“I have read through your latest series and am just amazed. Our experiences were just the opposite! Because there was so little bible study [in my church], there was more proof texting and topical stuff which is so easy to twist that I went into deep study to find out what a Christian was supposed to look like from the Word. I had no idea...because my paradigm had been warped based on what I saw supposedly godly people in power do…
I look back and realize I was a zombie. But a zombie that just immersed myself in the Word. What it did was clean out the wrong teaching and replace it with truth.”
I would argue that I was absolutely not doing the opposite but that I was doing it in a different setting. For me, as one who was already immersed in the Word, this context became unsafe. I had to go to a different setting and context. I did that from within the safety of understanding the behavioral aspects of what happened to me because of my own intense self-doubt. (Here follows the bulk of the response that I wrote to her, though I've filled in some details.)
I guess I failed to explain myself well in the post then… My daily study habits were limited, but I was also dealing with the doctrinal things as these issues came up all the time as a consequence of discussions at church (after our break from regular attendance for a year), or just matters that came up in discussions with Christian loved ones. I guess that I did a poor job of explaining that in these previous posts in this series.
I didn't "hide" from correcting my thoughts in terms of these doctrines. Those things presented themselves CONSTANTLY, and I did deal with them by going to the Word, but I often went to the anti-cult and some of the counter-cult literature first. (I am somewhat ashamed to admit that, but this is the truth and it demonstrates how unsafe I felt as a result of this abuse.) I felt terrible grief and embarrassment and sometimes panic when I did go to the Bible, but it was much worse when I picked it up for the sake of reading for reading's sake.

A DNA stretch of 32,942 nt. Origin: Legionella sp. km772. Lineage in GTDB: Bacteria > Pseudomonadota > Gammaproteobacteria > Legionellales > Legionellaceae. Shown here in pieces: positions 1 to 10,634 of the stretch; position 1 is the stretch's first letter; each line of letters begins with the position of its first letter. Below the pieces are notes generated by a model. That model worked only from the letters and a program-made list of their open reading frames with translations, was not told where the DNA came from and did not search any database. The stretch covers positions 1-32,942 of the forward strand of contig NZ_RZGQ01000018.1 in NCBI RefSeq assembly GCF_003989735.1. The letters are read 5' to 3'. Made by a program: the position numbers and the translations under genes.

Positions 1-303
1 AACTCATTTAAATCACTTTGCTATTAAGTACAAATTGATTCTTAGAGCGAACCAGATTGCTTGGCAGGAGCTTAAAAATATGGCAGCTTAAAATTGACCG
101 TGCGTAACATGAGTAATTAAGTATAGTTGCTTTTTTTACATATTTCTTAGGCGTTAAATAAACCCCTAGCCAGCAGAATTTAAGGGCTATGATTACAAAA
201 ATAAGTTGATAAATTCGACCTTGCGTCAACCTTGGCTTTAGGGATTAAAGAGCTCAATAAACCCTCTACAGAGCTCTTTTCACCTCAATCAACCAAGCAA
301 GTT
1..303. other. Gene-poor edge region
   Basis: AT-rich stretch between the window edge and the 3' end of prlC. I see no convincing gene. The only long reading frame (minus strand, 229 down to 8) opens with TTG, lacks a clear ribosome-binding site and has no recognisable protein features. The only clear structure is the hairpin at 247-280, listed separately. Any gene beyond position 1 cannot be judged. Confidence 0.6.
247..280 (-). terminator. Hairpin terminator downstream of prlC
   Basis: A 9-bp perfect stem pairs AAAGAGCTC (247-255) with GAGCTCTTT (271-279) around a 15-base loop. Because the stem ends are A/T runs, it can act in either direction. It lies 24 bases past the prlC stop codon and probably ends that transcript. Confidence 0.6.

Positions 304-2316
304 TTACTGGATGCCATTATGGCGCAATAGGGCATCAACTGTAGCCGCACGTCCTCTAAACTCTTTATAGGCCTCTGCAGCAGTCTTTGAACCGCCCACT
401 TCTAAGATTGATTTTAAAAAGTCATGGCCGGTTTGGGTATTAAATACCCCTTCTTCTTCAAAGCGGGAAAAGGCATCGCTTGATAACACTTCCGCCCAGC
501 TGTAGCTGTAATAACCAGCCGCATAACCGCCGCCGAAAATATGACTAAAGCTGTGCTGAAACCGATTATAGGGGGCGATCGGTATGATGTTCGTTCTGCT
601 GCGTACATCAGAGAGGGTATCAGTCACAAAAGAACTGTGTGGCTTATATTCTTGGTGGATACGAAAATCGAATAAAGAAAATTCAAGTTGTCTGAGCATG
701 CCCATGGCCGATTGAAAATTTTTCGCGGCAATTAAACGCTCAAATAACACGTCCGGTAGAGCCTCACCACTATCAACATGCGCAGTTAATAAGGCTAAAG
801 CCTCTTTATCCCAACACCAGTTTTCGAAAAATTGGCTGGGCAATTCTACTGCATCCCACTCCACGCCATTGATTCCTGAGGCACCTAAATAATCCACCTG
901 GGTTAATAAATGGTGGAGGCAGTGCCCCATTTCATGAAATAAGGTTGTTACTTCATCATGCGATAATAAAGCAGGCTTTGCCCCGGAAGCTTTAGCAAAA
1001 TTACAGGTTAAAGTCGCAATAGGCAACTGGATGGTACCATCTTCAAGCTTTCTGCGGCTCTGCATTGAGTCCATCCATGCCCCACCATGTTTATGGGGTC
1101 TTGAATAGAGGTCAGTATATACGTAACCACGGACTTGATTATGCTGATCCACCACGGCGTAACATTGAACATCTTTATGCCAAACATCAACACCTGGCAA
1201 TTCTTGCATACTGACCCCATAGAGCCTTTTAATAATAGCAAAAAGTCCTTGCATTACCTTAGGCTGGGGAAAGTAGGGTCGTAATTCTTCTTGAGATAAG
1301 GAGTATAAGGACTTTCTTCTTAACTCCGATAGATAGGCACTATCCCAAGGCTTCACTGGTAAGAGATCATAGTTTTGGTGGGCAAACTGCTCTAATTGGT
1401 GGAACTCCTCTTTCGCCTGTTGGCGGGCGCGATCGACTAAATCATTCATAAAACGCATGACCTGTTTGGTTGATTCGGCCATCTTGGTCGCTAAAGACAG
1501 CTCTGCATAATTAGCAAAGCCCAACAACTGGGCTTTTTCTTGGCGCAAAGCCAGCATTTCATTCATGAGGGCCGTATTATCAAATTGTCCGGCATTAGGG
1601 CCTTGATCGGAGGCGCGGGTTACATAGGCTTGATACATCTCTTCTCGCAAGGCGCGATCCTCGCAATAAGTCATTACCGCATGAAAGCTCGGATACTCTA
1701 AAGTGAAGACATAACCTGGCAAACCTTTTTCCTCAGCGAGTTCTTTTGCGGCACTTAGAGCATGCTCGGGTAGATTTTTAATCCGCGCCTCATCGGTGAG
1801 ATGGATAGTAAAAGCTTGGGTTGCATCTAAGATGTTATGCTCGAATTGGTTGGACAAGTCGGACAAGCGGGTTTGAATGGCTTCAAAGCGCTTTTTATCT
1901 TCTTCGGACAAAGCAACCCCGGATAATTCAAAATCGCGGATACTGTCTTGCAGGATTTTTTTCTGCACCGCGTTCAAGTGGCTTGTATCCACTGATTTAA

Who wants to confront the bitter reality that the Word of life became the club someone used beat you with, and that you failed to see it as a club? And if you thought that you knew more about the nature of clubs than most people?
This affected how I connected with the Lord every day. I felt as if I couldn't SAFELY do that through the Word anymore in the way that I had.
For example, I grew up with the shepherding twisted out-of-context meanings of "Touch not mine anointed" as an instruction that one could never criticize or challenge "an anointed 'Man of God'" because "the gifts and callings of God are without revocation." This is what my mother taught me through application of these Scriptures to guide her conduct when she became painfully aware that her pastor was committing adultery with the young, married, male assistant pastor. She was a new believer, and she relied on the instruction given to her by those more mature in the faith. God had called this man to be a pastor, gave him a special anointing to be a fantastic pastor, and that anointing would never go away, even if he sinned. (Maybe this was her own way or someone else's of explaining how he could be so good at what he did and be actively guilty of this very provocative sin? Something to help them get around their own black-and-white thought?) If I challenged that anointing by pointing out some blatant sin that disqualified them from leadership, I was in direct violation of condemning an anointed prophet of God. (Note that in my real life, this “anointed prophet” sodomized little boys and young men over a period of at least 30 years. He was in ministry for another 15 years or so after he left our area, so it may have continued after he left, for all I know.)